Shop at Coles? You could now be charged when you tap and go
Down down, prices are, wait... up?
Well, not exactly.
Last week, supermarket giant Coles announced that it would change the way it processes payments from customers who tap and go using a visa debit card, meaning shoppers could face transaction charges from their bank when they pay for their groceries.
So how is this happening? Well, when a customer taps their card at a Coles checkout the transaction will automatically be put through as eftpos, instead of Visa/credit, as often it is the more cost-effective way for merchants to process payments.
Some bank accounts have restrictions on the amount of eftpos transactions cardholders can make, so tapping their card at Coles or another retailer opens them up to being stung with extra charges.
How do I know if this affects me?
The good news is that most banks and financial institutions don’t actually charge transaction fees on eftpos, meaning those customers won’t be affected at all by the change made by Coles.
On the other hand, some smaller credit unions and mutual banks still do.
According to the latest data in the Mozo database, there are 21 providers that charge an eftpos transaction fee, ranging anywhere from $0.50 to $2.00 per transaction, averaging around $0.85.
Bear in mind that many of these providers have a certain number of free transactions or rebated fees per month, so users won’t be charged for eftpos transactions that fall within the requirements of these benefits.
So you can check if these changes will affect you next time you do the grocery shop, here’s a list of providers that charge per transaction for eftpos:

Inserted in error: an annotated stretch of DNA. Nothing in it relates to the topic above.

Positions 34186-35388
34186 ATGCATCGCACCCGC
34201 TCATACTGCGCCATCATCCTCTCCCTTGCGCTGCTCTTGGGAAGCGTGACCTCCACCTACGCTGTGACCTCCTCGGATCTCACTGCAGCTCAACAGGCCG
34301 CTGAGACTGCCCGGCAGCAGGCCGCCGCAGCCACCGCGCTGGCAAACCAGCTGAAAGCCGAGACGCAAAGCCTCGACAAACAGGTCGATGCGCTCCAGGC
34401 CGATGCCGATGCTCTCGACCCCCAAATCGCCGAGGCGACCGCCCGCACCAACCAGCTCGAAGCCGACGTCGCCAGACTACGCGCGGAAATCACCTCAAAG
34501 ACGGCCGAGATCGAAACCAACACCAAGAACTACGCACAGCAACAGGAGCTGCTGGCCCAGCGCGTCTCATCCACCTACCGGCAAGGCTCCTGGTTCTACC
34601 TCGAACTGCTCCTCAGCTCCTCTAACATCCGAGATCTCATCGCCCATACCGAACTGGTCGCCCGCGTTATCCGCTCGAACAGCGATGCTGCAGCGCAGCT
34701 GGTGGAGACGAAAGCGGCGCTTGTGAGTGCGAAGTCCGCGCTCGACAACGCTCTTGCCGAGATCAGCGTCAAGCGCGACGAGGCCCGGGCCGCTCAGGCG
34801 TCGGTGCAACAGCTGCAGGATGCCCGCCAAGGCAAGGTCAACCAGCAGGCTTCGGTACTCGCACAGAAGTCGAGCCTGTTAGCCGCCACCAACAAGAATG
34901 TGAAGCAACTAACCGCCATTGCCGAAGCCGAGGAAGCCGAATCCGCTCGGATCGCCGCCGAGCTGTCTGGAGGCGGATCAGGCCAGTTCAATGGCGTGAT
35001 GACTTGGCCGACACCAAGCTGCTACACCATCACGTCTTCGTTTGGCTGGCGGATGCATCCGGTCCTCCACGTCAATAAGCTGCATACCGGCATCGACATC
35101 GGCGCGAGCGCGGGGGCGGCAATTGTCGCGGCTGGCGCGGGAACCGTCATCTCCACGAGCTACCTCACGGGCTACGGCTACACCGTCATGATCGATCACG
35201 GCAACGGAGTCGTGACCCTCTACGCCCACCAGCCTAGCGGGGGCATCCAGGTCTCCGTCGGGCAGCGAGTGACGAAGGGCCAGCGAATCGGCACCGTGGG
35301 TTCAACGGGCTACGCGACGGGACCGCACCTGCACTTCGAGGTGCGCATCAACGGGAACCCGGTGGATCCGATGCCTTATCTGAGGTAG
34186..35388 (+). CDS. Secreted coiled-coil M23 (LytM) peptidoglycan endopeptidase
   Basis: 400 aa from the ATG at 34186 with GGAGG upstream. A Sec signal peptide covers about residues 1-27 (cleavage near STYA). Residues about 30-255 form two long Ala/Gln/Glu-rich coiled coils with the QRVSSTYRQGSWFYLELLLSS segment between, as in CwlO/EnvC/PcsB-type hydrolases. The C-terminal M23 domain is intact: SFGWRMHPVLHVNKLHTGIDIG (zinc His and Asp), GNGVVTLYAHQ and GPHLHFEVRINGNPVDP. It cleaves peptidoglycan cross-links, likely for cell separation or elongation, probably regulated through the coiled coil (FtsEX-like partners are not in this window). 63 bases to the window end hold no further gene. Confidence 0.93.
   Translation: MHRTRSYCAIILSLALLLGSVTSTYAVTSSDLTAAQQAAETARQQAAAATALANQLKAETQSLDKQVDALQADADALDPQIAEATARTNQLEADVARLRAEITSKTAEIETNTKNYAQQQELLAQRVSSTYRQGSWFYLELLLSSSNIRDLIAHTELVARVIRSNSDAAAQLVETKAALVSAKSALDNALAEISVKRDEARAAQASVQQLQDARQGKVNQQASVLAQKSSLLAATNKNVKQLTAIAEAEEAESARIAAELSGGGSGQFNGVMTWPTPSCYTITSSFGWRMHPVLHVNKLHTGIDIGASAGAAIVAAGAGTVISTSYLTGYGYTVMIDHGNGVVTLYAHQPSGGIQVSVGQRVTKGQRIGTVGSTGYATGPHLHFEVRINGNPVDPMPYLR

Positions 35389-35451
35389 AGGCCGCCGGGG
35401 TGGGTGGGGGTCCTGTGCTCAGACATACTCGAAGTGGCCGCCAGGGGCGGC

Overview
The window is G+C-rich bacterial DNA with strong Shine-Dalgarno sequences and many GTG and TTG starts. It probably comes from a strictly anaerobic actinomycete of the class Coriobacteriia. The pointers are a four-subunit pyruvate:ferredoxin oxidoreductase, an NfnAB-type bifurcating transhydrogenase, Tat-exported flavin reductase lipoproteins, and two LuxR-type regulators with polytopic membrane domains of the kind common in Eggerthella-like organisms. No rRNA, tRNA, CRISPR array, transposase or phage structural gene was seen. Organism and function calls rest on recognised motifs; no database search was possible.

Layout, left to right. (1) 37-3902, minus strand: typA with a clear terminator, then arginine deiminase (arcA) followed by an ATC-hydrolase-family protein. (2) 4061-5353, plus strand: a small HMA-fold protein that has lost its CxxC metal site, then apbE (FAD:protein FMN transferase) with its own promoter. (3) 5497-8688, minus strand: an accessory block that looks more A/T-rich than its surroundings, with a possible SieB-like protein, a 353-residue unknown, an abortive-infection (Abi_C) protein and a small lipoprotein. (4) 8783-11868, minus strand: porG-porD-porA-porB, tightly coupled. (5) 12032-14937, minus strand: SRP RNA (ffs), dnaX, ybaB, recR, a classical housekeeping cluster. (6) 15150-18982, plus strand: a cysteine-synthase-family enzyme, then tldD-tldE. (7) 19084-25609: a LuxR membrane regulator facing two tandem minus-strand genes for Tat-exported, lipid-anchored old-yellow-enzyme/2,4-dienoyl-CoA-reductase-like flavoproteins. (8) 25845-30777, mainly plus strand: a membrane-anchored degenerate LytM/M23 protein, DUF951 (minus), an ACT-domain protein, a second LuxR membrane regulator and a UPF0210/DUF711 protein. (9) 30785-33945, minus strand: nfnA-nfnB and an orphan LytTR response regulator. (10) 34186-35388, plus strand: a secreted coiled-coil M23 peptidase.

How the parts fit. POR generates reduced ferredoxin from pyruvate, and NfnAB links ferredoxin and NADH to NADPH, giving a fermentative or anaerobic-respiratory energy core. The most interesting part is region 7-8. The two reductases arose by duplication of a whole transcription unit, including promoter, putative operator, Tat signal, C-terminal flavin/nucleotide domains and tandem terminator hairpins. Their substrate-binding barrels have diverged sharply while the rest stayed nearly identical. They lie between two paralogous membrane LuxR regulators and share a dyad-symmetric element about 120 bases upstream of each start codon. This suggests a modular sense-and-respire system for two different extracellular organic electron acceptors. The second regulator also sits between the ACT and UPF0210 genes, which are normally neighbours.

- abal banking
- Australian Military Bank
- Bank First
- Central West Credit Union
- Community First Credit Union
- Delphi Bank
- Family First Credit Union
- G&C Mutual Bank
- Hume Bank
- Hunter United
- IMB Bank
- Macquarie Credit Union
- Newcastle Permanent
- Orange Credit Union
- P&N Bank
- Police Bank
- Police Credit Union
- South West Slopes Credit Union
- Summerland Credit Union
“This issue impacts a very small percentage of consumers who bank with financial institutions that continue to charge per transaction fees on a small number of accounts,” Warwick Ponder, Head of Corporate Affairs and Communications for eftpos told New Idea Food.
“eftpos strongly believes that customers should not be impacted, as the funds come out of the same account. These cards are dual network cards and merchants can choose to route transactions to either eftpos or the other scheme to manage costs, which can have positive impact for the merchant and all of their customers.”
Checkout tips - how to avoid the eftpos charge
If you hold a card that could be hit with extra fees by tapping at Coles, here are some things to consider before you hit the checkout.
- Opt to insert over tap: While you may love the ease of tapping your card wherever you go, do things a little old school when you do your shop - because really, it’s a matter of a few seconds.
- Got another card? Use that: It’s fair to assume that you may have more than one card in your wallet - say a Mastercard or credit card - so why not use that instead?
- Change card providers: If you’re worried about your current provider and wherever or not you’ve been charged for eftpos transactions elsewhere, you could always make the switch to a different card - there are plenty of options that don’t have an eftpos fee.
Want to weigh up your debit card against the rest? Check out the table below or jump over to our debit card comparison tool.
Debit Cards 2020 - page last updated September 26, 2020
Everyday Global AccountHSBC
Everyday Global AccountDetails
- MyState Bank
Everyday AccountMyState Bank
Global Currency AccountCiti
Global Currency AccountDetails
- MyState Bank
Glide AccountMyState Bank
^See information about the Mozo Experts Choice Debit Cards Awards
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